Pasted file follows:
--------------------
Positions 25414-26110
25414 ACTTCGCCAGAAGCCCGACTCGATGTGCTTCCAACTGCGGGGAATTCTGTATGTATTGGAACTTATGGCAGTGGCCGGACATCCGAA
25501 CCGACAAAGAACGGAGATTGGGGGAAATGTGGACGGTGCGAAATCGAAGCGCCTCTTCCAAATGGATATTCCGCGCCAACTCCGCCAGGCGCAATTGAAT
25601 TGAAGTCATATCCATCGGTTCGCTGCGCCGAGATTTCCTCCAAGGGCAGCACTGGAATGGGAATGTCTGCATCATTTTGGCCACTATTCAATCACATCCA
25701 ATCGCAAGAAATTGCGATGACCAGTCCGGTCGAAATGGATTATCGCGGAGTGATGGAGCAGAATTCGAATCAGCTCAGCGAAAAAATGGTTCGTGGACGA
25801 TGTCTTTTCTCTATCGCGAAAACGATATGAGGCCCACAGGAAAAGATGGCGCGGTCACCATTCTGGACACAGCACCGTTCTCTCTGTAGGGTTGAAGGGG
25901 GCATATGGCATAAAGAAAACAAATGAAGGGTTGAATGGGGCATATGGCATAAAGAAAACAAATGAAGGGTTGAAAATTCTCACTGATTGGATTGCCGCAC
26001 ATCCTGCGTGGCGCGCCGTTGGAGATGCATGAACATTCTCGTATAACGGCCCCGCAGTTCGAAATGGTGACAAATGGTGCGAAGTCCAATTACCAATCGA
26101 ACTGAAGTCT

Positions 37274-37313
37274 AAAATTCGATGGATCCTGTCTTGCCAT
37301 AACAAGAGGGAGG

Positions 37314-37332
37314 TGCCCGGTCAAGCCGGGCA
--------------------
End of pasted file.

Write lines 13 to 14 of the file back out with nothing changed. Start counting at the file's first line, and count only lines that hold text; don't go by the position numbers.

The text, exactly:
Positions 37314-37332
37314 TGCCCGGTCAAGCCGGGCA